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Golf Lessons in Ocala: What is the Difference Between a Draw and a Fade?

Of the 25 million Americans who played golf in 2021, how many are confident about shaping their golf shots? It's a good question, and the answer is likely to be a low number. Being able to step up to a shot, see the best trajectory of the ball, and execute what you are planning is often incredibly difficult.

If you are a beginner golfer, you may simply be content with hitting your ball straight, getting it up in the air, and towards the target. However, for improving and more experienced golfers, it's important to know how to shape shots. Golf lessons in Ocala are your best friend here and the Country Club of Ocala is your premier choice for professional golf lessons.

In this blog post, we are going to focus on the difference between a draw and a fade. Listening to golf commentators, you'll likely hear these phrases mentioned over and over, but what do they actually mean and how can you hit these different shots? Let's take a closer look.

Understand Draw vs Fade

Simply put, both a draw and a fade put a slight amount of sidespin on the ball. This results in the shot finishing slightly off-center. Generally speaking, too much sidespin is not a good thing, however, a slight side-to-side movement is often seen as optimal for many shots.

Every golfer swings the club differently and so you may notice that you have a natural draw or fade. More experienced players will also have the ability to purposefully shape their shots, choosing a fade or a draw as necessary.

The actual difference between a draw and a fade is very simpleit's the direction that the ball travels. For a right-handed player, a fade travels slightly left-to-right, while a draw travels slightly right-to-left.

Why Is Shot Shaping Important?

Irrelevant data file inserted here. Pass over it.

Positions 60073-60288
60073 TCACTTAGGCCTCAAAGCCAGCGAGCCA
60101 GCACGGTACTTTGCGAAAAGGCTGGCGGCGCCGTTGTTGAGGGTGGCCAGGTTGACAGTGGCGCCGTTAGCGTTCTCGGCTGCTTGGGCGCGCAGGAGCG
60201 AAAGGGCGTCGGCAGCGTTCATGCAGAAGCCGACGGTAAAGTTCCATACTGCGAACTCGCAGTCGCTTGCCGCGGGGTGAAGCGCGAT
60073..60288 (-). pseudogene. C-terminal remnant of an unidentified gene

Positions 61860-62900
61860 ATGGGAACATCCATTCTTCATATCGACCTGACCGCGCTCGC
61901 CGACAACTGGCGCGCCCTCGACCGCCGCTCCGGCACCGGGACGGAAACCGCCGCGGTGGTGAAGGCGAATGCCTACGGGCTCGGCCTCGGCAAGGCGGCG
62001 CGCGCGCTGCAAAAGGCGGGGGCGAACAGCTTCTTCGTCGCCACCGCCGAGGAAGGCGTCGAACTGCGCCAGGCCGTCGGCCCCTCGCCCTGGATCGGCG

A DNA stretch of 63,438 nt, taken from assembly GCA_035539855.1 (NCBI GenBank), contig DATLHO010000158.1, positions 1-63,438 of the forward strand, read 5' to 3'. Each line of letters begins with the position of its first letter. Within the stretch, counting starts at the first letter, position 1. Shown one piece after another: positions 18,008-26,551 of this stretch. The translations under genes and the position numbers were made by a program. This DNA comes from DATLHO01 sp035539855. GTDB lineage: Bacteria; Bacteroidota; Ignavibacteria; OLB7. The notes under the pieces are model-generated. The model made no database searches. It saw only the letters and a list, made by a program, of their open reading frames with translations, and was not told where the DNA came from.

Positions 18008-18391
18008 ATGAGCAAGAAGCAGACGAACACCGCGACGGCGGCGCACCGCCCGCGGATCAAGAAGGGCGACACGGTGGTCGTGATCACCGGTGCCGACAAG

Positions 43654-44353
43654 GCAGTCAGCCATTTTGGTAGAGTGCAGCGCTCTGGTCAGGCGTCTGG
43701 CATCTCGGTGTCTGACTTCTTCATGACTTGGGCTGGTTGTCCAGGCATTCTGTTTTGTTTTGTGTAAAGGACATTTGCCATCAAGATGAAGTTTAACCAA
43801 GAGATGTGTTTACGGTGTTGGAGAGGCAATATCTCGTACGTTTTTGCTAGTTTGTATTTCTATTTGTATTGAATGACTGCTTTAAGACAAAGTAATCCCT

If a golf hole was completely straight and had no bunkers or other hazards to worry about, and the green was flat with the hole cut in the center, shot shaping probably wouldn't be very important. However, that's not the case! Having the ability to shape shots has benefits both from the tee box to the fairway and from the fairway to the green.

Understanding the Draw

To give you an example of these benefits, let's look at a few different hole setups. Consider a dogleg left hole, which starts out straight but makes a turn to the left on the approach to the green. For a right-handed golfer, the optimal shot shape here is most often the draw, as it curves the ball around that leftward bend closer to the hole.

Hitting a fade on this hole increases the likelihood that you will find the right rough. Simply hitting the ball straight does give you a good chance of finding the fairway, but your ball will likely be further away from the pin, making a more difficult second shot.

Understanding the Fade

Let's take a look at another example. This time, imagine that you are hitting your approach shot to the green, with the flag over on the right side and protected by a greenside bunker. Hitting the ball straight for the flag is risky given the bunker and with a draw, you are limited with the amount of green to the right of the flag.

Therefore, the best shot to hit here is a fade. It allows you to bring the ball in from left to right and play safe, while also getting closer to the pin than you would by hitting a straight shot to the center of the green.

Another point worth highlighting here is that both a fade and a draw increase the overall spin on your ball, meaning that it is less likely to roll off the green on approach shots.

How to Hit a Draw or Fade

The best way to learn how to hit a draw (and a fade) is to take in-person classes. Here, we will simply break down the main steps golfers take when hitting these kinds of shots.

  • Use a strong grip
  • Aim to the right of your target
  • Draw an imaginary line to shoot with a rounded swing
  • Straighten your right arm out immediately on the downswing

These are the basic steps for hitting a draw.

  • Use a weaker grip than when hitting a draw
  • Aim slightly to the left
  • Hit with a slightly open face
  • Avoid over-swinging (this encourages a slice)
  • Off the tee, tee the ball lower and line up the center of the ball with the driver's sweet spot

Now that you understand the basic, you will be able to understand the reasons a professional golfer choose a certain type of shot the next time you are watching an event on TV or in person. Notice, too, how certain players tend to prefer a draw or a fade.

Sign Up for Golf Lessons in Ocala

The absolute best way to improve your game (and master both the draw and the fade) is to sign up for golf lessons in Ocala. Here at the Country Club of Ocala, our golf lessons are customized to your needs and help you to see improvement in the game.

Whether you are a beginner setting out on your journey through golf or an experienced player looking to perfect a part of your game, we are here to help. Click here to learn more about our golf lessons. See you out there!